WINNER: Three-year-old Cale Blomley is the winner of the Bush Kids baby competition. Cale lives with his six brothers and sisters at Humpty Doo in the Northern Territory.
WINNER: Three-year-old Cale Blomley is the winner of the Bush Kids baby competition. Cale lives with his six brothers and sisters at Humpty Doo in the Northern Territory. Michelle Blomley

Country bubs in the spotlight

PINT-SIZED cowboy Cale Blomley has captured the heart of Humpty Doo.

The close-nit community, which is situated in the Top End of the Northern Territory about 50kms outside of Darwin, is a place where everyone is looking out for each other, his mum Michelle Blomley said.

The gorgeous tot's curls and cute smile melted the heart of his neighbours, and recently helped him win the Bush Kids baby photo competition.

The Bush Kids Facebook page, which has more than 42,000 likes, has an aim to champion and empower families living in rural and remote Australia.

The striking photo of Cale was a spur of the moment snap, Michelle said.

"He doesn't normally like his picture taken,” she said.

"I didn't ask him to pose, he just sat down and nailed it.”

When Michelle entered the competition, by posting to the Facebook page, she called on the support of her Humpty Doo comrades.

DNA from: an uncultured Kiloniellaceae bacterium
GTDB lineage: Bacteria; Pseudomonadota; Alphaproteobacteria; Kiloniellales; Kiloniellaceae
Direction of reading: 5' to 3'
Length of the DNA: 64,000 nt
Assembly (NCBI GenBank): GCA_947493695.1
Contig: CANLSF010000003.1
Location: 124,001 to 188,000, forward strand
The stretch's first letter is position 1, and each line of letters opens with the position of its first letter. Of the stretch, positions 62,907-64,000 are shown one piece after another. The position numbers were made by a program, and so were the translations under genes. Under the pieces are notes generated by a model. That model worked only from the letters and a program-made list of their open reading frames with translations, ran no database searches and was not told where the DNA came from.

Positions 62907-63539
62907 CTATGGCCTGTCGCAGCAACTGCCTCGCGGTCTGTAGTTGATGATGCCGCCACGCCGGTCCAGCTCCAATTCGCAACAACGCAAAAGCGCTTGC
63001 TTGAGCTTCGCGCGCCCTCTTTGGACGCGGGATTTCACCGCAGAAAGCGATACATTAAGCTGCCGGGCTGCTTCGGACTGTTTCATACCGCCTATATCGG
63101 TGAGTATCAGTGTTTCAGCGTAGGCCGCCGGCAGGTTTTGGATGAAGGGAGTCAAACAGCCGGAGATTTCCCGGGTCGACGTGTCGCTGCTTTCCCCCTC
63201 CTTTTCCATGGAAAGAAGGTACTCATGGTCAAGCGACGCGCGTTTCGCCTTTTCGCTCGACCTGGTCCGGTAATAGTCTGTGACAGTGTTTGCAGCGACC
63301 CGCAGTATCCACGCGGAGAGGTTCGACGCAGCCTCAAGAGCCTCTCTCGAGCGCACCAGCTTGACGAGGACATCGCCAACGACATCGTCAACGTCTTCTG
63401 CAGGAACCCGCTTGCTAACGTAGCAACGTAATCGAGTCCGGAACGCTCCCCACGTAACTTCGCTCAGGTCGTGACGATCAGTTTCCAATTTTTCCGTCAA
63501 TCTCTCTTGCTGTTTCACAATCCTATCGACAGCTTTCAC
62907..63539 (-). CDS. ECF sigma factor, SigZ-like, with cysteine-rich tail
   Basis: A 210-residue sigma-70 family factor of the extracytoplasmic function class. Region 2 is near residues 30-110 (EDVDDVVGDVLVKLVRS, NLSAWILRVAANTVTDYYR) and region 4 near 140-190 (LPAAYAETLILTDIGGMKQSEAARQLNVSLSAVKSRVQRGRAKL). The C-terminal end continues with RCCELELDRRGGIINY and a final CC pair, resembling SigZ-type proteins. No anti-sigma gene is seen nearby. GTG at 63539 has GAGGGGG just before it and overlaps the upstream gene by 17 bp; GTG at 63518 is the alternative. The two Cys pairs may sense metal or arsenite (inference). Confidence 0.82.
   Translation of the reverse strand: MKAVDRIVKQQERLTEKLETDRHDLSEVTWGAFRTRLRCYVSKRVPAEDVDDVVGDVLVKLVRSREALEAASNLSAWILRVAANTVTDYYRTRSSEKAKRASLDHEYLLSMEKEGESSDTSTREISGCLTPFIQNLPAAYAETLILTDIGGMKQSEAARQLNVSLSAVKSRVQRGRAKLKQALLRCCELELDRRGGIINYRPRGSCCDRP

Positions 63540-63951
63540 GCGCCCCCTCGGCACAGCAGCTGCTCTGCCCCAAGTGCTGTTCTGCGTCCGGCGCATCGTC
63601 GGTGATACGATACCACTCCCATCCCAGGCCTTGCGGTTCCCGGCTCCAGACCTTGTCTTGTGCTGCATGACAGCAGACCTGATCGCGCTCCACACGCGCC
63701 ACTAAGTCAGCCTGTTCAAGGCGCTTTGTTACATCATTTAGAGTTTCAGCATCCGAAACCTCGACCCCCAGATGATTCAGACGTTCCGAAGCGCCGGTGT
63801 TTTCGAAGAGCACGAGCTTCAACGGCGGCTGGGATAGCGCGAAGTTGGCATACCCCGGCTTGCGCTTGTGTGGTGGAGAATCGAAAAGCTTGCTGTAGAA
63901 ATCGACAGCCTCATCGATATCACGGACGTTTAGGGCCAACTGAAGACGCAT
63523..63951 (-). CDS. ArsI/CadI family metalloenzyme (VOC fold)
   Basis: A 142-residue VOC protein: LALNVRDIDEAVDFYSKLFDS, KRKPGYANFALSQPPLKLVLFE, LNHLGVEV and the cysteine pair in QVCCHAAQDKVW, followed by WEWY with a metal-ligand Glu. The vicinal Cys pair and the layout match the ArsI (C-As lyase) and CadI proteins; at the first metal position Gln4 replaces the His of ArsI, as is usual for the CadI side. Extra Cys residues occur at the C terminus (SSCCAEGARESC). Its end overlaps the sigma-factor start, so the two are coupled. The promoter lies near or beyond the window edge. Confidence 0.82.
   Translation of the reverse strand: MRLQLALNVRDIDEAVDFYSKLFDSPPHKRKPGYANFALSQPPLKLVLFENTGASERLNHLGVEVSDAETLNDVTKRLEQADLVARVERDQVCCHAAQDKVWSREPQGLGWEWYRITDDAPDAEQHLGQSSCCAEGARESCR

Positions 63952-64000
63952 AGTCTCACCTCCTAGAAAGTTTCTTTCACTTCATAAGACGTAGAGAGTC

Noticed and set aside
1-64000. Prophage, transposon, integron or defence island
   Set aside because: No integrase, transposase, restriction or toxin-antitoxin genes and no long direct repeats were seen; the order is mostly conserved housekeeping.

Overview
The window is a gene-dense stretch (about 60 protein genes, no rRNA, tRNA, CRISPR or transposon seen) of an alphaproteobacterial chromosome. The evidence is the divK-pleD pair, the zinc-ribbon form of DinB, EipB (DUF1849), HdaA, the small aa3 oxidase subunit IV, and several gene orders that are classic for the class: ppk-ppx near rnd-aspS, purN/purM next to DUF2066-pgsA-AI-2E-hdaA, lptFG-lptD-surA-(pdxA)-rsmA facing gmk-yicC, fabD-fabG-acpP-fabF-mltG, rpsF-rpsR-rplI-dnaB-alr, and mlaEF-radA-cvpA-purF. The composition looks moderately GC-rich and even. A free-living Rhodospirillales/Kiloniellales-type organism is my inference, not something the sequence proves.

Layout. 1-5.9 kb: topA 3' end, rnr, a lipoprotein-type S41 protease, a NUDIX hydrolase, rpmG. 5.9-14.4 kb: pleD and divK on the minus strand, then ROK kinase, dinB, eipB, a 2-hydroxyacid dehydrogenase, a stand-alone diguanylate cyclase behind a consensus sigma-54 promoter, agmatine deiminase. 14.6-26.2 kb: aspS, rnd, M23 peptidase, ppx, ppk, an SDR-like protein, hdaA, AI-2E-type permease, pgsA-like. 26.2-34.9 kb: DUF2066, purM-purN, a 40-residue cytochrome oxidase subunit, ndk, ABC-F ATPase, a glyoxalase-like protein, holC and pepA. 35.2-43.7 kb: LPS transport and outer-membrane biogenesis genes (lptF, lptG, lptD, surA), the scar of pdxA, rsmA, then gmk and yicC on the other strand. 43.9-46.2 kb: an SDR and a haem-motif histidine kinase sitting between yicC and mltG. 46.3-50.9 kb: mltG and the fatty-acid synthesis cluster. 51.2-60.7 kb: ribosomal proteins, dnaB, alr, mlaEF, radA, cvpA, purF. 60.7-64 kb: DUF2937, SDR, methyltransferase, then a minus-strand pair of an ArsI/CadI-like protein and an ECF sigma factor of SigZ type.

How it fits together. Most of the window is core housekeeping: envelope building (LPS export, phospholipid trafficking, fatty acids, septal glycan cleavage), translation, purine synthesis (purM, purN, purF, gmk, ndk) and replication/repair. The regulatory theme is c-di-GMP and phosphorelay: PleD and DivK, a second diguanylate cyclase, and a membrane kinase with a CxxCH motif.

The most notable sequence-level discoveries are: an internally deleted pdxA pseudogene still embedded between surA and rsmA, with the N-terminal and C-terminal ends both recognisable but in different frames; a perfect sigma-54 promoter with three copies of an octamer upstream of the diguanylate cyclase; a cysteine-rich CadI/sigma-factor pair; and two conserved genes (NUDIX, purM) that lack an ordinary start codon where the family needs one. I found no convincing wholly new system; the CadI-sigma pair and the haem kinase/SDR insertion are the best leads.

"I posted it to the community Facebook page and asked for them to give him a heart,” she said.

The post soon lit up and it caught the attention of the judges. Entries poured into the Facebook page from right across Australia. There were bubs petting their favourite stud cattle, and cute snaps of kids taken during bore runs.

Raising kids in rural Australia has it's pros and cons, as Michelle has found.

Her blended family has seven children all living under the same roof, including Michael (16), Bailey (12), Jefferson (10), Isabella (9), Junior (7), Lolita (4) and Cale (3).

She joked the only time the house was quiet was during school hours. While Humpty Doo was small, Michelle said it had almost everything her family needed.

"Our daughter Isabella is special needs so she sees a doctor in Darwin,” she said.

"Probably once a quarter we drive there and back, it's 90km round trip.”

However, there was no place Michelle would rather see her kids grow up. "The community itself if very close, it's hard to put into words. It's just relaxed and people are genuine.”


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